Isaiah 45:7 (NKJV)  I form the light and create darkness, I make peace and create calamity; I, the LORD, do all these things.' 

Ephesians 3:20 (NKJV)  Now to Him who is able to do exceedingly abundantly above all that we ask or think, according to the power that works in us,

What we see, here is that God is in control of every situation.  And He's the Creator of what exists. The reality of what that means is so vast it's beyond our capacity to comprehend.  He has all power. In terms of our economic discussion, God can add or take away, we can't.  He can just create it. We have no such powers, which brings us to #3.

Politicians and the government would like us to think they're all powerful.  If we know God, we know that's not true.  And it's where #3 comes into play, along with #1.  The government has NO resources.  Unlike God, they don't create anything they use.  In order to give resources to those really or supposedly in need, it has to take them from the rest of us.  In most cases, it's called taxes.  They take from those earning money, by law.  Often, politicians will promise great things and then one of several things happens.
  1. What was promised never happens, because there isn't enough money in the government's coffers to follow through.  The politicians may already have known that.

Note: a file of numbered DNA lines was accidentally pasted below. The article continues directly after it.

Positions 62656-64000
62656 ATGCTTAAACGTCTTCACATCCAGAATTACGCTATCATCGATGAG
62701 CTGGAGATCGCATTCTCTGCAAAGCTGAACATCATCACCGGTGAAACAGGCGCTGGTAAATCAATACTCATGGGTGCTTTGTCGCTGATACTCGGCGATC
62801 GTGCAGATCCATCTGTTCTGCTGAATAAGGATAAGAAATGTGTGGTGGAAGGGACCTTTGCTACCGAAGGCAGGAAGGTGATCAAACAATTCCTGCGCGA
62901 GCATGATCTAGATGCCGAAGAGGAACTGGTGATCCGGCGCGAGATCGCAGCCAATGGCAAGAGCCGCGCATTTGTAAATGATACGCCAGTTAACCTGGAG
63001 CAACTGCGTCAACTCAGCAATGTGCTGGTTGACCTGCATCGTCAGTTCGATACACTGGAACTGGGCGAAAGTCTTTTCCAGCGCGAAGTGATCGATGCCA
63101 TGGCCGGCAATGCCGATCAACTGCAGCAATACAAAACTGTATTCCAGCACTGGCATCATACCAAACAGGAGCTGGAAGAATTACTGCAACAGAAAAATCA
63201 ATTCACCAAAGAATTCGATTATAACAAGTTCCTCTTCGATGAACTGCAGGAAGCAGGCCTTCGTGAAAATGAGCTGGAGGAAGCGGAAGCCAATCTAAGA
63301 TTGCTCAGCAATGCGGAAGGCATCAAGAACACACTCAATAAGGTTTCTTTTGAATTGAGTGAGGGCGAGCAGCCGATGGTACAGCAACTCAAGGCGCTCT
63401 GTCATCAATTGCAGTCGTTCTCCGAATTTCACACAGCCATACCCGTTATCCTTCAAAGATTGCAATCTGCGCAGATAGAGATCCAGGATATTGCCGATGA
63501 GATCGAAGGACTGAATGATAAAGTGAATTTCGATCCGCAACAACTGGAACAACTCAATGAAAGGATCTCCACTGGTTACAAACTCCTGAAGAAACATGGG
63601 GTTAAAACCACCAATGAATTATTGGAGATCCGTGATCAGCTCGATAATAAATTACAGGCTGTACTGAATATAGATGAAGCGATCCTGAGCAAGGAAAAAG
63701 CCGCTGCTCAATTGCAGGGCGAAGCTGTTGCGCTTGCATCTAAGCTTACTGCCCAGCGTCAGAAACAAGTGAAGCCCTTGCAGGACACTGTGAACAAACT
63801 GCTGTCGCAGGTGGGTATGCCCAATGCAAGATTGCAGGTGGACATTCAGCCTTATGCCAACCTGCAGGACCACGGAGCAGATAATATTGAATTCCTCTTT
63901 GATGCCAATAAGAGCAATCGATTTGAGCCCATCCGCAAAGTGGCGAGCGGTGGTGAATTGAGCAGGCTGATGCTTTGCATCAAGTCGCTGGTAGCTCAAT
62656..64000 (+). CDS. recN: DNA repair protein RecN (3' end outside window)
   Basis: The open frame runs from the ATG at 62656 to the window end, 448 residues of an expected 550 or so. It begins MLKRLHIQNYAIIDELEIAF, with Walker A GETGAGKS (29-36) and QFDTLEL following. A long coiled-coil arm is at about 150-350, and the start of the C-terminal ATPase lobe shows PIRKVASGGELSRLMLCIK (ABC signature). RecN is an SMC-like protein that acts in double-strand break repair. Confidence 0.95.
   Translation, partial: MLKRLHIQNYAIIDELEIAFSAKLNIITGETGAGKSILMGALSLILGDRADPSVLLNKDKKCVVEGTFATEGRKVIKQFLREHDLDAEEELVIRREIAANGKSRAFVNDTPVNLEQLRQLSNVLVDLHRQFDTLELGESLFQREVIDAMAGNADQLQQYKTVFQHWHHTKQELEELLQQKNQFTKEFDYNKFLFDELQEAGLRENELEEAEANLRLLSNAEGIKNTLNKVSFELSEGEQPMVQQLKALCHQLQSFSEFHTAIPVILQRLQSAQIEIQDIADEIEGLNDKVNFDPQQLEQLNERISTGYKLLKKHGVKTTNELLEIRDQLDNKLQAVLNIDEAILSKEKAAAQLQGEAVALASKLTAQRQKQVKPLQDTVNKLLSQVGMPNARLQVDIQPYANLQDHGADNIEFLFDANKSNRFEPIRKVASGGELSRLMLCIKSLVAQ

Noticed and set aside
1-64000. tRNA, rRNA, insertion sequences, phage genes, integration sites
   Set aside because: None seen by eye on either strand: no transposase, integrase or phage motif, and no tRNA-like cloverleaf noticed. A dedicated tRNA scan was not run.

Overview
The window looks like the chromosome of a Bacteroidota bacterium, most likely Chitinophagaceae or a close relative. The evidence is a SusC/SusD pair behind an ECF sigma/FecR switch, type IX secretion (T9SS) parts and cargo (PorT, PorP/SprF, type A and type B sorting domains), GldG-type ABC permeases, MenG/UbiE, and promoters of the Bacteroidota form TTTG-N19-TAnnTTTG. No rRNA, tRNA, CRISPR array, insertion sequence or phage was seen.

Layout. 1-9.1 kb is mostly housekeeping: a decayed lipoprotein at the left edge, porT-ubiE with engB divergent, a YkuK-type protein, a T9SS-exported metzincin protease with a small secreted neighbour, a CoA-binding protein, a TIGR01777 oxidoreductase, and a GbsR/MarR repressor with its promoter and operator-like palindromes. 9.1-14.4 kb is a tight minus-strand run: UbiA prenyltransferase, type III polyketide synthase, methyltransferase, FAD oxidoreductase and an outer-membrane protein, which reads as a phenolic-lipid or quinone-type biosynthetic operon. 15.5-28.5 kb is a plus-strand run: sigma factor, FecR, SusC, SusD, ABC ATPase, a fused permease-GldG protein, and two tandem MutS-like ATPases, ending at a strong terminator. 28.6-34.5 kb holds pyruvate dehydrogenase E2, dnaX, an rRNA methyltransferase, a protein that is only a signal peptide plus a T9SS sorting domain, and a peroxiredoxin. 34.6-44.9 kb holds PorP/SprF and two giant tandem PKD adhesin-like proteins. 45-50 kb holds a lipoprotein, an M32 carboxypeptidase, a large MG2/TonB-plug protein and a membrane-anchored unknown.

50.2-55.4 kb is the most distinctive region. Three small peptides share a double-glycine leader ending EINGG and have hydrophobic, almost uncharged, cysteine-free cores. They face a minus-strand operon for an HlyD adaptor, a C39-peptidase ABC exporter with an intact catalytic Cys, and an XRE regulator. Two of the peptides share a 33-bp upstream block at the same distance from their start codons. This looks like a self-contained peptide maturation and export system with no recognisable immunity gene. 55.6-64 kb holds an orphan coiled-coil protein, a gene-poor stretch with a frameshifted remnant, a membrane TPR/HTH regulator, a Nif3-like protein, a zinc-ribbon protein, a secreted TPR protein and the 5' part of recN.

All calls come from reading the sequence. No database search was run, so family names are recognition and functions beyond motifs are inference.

2. The projects and programs may happen, but not at the level promised, possibly halting before reaching the intended goal.  Because they're underfunded.
  3. The taxes increase to cover the ambitious, possibly unrealistic, goals.  Which is where truth #1 connects with #3.  The funding has to come from somewhere.  Unlike God, the government can't just create resources without devaluing the ones that already exist.  The alternative is to take from those who have in order to give it to those who don't.  The result is taxes, then tax increases, plus legislated personal and corporate benefit programs.
All of that takes from those who work to give to those who don't/won't.  Notice that I didn't say those who can't.  As I said before, that's a totally different and deserving class of people.  The government has to make the worker poorer to support those who won't work.  Which brings in #4.

Even splitting the atom doesn't get two atoms of the same size and composition as the original one. Only a well performed magic trick gets what appears to be two of the same thing by splitting something.  And magic tricks are illusions, an acceptable form of fraud, intended for entertainment purposes only.  Not to convince people it can really happen.  I suspect some believe what they say is true, out of a desire for the best for others, but being mistaught.  However, good motives don't suddenly make wrong thinking correct.

Romans 3:4 (NKJV)  Certainly not! Indeed, let God be true but every man a liar. As it is written: "That You may be justified in Your words, And may overcome when You are judged."